Suburban Snapshots

Little Envelopes

Thursday, February 17, 2011

Today Anna came home from day care with a fistful of candy and a bag of Valentine's Day cards from her tiny classmates. She hurried clumsily through the back door and stampeded down the hall to my office where she ran arms-out into my stomach, still clutching her sugary plunder.

There was a sweet little ribbon bracelet threaded with a candy heart that said "BFFs." One card read, "Thanks for being my friend." I know the boy who gave it to Anna didn't actually write the message, but as we filled out our own notes I'd asked her about each classmate: "He shares his Buzz!" "She plays babies with me." "Her sneakers are sparkly."

These are the earliest, purest gestures of friendship. These little cartoon-themed cards are the first tokens of our most important connections.

Mixed in with the cards was a birthday party invitation, her first ever from a classmate, a friend she'll make without the benefit of blood relation or parental friendship. With equal parts delight and trepidation I thought, this is where it begins.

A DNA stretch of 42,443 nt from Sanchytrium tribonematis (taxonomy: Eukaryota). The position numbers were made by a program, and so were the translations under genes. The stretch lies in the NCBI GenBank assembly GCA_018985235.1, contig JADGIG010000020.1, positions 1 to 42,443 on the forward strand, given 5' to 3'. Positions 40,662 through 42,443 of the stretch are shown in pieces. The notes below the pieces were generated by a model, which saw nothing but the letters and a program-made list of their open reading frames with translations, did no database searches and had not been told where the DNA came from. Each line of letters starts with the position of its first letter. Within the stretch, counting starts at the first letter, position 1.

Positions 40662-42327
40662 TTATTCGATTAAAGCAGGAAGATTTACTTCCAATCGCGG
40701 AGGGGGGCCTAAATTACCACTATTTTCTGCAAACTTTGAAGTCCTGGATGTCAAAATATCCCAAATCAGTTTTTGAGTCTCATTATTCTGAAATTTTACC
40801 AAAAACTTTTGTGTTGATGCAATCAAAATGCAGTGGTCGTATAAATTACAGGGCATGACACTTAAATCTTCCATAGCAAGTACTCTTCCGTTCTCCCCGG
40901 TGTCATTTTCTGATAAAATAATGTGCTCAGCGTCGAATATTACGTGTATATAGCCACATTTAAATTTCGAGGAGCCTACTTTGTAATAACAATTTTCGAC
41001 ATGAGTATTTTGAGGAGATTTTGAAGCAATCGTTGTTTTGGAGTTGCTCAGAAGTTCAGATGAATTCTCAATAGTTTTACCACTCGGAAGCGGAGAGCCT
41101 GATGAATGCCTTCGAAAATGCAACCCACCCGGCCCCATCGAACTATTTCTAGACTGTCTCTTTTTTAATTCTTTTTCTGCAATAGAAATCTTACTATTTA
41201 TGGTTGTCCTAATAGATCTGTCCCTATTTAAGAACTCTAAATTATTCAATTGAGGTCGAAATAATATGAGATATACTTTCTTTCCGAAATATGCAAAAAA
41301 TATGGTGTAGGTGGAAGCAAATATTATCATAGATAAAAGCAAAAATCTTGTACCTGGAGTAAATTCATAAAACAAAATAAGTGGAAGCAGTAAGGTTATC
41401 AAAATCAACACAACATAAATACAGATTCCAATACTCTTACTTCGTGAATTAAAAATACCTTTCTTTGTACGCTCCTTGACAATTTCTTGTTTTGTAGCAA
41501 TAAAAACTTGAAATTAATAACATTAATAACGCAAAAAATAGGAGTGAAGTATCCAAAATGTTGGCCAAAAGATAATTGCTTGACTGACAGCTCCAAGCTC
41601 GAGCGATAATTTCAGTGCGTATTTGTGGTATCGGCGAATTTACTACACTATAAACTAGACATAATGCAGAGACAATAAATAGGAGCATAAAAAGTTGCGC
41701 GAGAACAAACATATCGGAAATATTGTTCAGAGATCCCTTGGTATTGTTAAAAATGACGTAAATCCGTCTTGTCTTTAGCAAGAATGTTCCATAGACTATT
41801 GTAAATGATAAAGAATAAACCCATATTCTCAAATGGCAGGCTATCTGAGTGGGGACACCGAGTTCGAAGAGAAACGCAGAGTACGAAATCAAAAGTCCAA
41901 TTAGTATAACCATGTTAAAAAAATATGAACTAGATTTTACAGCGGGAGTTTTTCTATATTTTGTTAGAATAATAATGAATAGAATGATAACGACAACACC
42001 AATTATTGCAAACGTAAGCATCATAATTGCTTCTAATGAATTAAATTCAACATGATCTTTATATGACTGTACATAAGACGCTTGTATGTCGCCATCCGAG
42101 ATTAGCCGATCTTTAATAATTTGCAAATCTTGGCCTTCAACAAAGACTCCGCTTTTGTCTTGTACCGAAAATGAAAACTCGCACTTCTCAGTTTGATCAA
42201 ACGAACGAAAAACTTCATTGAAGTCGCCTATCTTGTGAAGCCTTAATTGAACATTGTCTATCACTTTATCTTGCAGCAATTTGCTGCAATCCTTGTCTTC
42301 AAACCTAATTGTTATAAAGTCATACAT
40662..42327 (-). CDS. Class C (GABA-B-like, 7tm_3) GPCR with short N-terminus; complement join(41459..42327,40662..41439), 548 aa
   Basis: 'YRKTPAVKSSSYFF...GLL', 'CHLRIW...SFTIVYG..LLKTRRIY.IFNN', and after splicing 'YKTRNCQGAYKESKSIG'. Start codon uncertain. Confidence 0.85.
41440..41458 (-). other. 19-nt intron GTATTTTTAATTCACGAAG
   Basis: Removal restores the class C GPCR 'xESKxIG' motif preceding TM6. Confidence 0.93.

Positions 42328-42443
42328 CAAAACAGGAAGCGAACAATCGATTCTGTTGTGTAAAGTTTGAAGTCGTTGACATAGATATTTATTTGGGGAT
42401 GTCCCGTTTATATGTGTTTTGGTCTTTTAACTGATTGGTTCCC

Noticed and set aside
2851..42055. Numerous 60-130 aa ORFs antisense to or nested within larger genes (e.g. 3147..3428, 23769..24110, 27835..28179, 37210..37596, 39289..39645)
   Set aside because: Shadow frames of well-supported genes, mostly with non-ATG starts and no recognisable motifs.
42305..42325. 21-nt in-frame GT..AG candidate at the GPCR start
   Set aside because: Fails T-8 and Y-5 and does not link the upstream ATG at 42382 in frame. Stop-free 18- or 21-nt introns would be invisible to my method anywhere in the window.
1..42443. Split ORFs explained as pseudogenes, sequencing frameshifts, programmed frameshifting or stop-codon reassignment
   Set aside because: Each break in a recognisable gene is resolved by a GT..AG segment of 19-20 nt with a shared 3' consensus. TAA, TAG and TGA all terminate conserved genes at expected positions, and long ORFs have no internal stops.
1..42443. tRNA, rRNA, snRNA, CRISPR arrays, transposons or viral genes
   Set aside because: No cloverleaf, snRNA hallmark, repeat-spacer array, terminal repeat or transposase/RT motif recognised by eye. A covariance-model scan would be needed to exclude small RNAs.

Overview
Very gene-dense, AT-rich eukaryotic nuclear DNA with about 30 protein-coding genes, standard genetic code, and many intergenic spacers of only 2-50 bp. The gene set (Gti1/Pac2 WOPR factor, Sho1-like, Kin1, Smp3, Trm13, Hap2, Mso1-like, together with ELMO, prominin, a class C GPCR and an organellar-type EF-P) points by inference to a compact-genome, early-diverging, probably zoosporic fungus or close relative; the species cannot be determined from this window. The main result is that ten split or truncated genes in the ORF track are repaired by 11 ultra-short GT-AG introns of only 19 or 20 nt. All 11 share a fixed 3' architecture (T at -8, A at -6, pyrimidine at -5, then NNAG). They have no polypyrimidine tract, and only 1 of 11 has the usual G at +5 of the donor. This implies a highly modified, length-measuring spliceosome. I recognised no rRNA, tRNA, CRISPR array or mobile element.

I try not to picture Anna's future in light of my own experience. I want to be able to project less of myself onto the little girl who already has so much of me in her. But I worry. I remember years of Valentine's Days riding the school bus home with only a card from my teacher. I can count on one hand the number of birthday parties I was invited to before high school and even then, when it seemed every other girl in eleventh grade had sweet sixteens to attend each Saturday into the summer, I may have been invited to one or two.

Little envelopes play a huge role in the social lives of school kids. In my case, it was a lack of little envelopes that ranked me if not with the undesirable, then at least among the invisible.

It's true that I came through it. I'm sure most of the best parts of who I've become are a result of feeling insignificant in the social rankings of grade school. But my heart breaks for small me — always hoping for a secret admirer, wishing someone would sneak an envelope into my backpack just once — and it would break exponentially harder for Anna.

She isn't near old enough to understand the significance of her little fistfuls of cards and candy, I just hope that when she is the little envelopes will keep showing up, and that she'll bound through the back door smiling even if they don't.

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